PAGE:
Here is the problem: not that this particular person is on the register—that is given and nobody takes issue with that—but if it is going to be the practice of the police to define child-related work as broadly as that, then it does raise the question of whether we need to tighten the definitions further, because otherwise we will have a situation where it relates to someone involved in any tourism activity which children might attend, even if they are likely to attend with a parent, teacher or be in an organised group.

A child could be wandering at large in a hotel, or they could go into a shop or a retail outlet on their own to buy a bag of lollies or whatever; a 10 year old or a six year old could go in there unescorted, unchaperoned by anybody. Are we going to be saying that that is child-related work, that a person cannot be a shop assistant in a general store because of the fact that an unattended child may be at risk in that circumstance?

So, we have to be practical about how this is going to affect activity and normal commerce and normal business legitimately able to be done, and if we are going to have a definition that is going to be that broad, to cast the net so wide, then surely we have to start looking at other types of exceptions to enabling work to be done by these people, whether it is under supervision or not to be with a child without another adult being present—these are the sorts of things that we could put in place. There are ways around it, but it just came to my attention recently.

I understood that we were going to be having some legislation to try and deal with this issue and tighten it up. I cannot see it in the bill, and I would hope that when we go into committee the Attorney will identify if I am wrong in that regard, but it does seem to me that, sure, we agree that taxi drivers and hire car drivers should be taken out, but we need to tighten up this issue as to how we are going to manage that for the future, because at the moment the only remedy someone has to challenge the determination (because we are dealing with all this administratively) is via an administrative appeal process by the decision of a senior police officer or the like.

People should not be put through that process. We should have something clearer to ensure that we encourage employment and recognise in cases where there is some lower level of risk, if it is relation to a previous relationship with a known party, as distinct from some predatory behaviour by someone towards children who might be vulnerable or on a scout camp. I hate to say that, because really I do not want to be anti-scout, but I think members will appreciate what I am saying. In all the ones that the legislation has already covered, we understand why they are there and we respect it and we support it, but we are going to cause a lot of problems if we do not deal with this properly. We can come back here, like we are now, and take out the taxi drivers and the hire car drivers because, clearly, they should not have been in it in the first place, but it can inadvertently capture people and put them to great inconvenience, cost and distress if we do not do it properly in the first place.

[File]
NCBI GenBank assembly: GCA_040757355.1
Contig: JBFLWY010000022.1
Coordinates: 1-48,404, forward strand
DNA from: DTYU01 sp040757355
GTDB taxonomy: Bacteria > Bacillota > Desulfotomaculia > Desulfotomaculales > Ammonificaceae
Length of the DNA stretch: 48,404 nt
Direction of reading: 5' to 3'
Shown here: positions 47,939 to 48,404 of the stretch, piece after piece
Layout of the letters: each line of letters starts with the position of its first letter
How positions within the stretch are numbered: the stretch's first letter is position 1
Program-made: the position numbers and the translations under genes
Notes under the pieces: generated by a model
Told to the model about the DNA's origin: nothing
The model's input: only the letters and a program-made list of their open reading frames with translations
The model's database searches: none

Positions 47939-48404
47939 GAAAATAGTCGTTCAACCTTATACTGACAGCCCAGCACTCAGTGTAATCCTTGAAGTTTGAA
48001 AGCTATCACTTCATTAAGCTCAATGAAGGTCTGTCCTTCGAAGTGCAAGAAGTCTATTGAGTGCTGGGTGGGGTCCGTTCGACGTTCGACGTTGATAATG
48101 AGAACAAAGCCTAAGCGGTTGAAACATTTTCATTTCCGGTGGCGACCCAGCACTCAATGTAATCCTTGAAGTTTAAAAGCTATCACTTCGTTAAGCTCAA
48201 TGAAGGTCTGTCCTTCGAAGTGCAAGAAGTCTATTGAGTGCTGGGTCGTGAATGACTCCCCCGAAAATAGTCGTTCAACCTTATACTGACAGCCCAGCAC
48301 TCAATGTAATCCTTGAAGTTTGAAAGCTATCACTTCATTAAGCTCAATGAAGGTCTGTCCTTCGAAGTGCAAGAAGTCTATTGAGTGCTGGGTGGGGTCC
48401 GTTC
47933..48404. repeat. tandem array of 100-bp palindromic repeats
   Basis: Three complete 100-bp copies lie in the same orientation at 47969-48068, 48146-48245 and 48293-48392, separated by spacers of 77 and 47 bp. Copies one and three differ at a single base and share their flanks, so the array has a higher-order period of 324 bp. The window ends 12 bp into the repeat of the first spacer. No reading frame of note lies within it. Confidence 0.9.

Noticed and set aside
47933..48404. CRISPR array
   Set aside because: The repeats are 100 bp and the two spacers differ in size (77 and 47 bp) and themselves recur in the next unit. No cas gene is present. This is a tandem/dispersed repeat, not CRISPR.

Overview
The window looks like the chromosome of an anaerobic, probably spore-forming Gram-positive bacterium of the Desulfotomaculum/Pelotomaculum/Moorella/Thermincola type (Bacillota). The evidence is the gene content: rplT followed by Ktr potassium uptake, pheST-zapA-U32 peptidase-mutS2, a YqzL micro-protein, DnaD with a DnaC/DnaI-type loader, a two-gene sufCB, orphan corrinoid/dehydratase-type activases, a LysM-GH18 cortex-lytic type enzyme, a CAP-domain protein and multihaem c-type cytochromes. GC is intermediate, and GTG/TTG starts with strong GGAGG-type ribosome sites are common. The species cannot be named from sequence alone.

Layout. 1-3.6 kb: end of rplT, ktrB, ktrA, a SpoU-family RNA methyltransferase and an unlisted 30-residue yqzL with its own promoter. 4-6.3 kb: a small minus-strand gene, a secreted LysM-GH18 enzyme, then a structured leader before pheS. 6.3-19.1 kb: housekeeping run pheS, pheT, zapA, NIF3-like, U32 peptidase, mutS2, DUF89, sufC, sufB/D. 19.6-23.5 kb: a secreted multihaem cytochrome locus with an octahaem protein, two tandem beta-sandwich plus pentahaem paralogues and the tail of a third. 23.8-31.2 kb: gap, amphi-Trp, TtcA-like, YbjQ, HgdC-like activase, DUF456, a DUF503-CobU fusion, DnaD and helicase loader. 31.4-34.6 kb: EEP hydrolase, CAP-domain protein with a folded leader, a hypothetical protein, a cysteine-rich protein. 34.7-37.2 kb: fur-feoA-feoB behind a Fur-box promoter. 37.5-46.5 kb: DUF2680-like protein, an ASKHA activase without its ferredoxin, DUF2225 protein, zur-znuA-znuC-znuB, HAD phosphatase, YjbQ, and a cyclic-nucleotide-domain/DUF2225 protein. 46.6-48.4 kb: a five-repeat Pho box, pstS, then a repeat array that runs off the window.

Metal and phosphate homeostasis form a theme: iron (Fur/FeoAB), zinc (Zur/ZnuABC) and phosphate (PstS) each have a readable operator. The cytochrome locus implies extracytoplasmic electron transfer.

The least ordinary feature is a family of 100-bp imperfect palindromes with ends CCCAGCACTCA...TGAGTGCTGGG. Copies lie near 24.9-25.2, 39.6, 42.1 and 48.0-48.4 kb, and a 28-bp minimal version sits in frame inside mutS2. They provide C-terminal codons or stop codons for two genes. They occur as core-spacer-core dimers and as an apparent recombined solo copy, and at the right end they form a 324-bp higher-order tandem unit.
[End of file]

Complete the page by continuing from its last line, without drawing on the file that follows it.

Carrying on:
The Attorney-General may take the view that I have not spent much time on the control orders that are the nub of the reform in this bill; that is, to introduce a control order procedure. I would hate to say that I thought this would happen eventually, that this would be coming in and we would have control orders. I would not have been very happy with that if, in fact, we had had a control order process now introduced as a sort of second stage.

'We will get the first part of the bill in—Chapman will not disagree with that—and then we will come in with control orders in a year or so, and we might slip it past her.' I will tell you what the Attorney has done: he has learnt one thing. He has learnt that, when there is court oversight of something, he will not get much argument from me, because people have to have the protection of knowing that this is not just an administrative decision.

No reflection on those who might have been given the job, but if a control order is one which can be introduced—which provides for restrictions and the like, which we have talked about—but is done by a court, then applications can be made and are likely to be mostly made by the South Australia Police, I expect, but others can apply and magistrates can introduce that restriction. I do not have an objection to that. Our party does not have an objection to it generally. It is an application which we would hope will be part of a process to provide children with greater protection in that situation.

I cannot see it being used a lot, to be honest. I think there are other ways that we can deal with this, but it may be necessary so, if it is, and a court makes it, the Attorney will have no argument from me. I understand there will be an amendment coming in to deal with a matter. I have a brief bit to say about that, but it may be that the Attorney gives a comprehensive explanation of why we are having the amendment and he will not even get a question from me, but that would be unusual. Nevertheless, we will wait and see. I support the bill.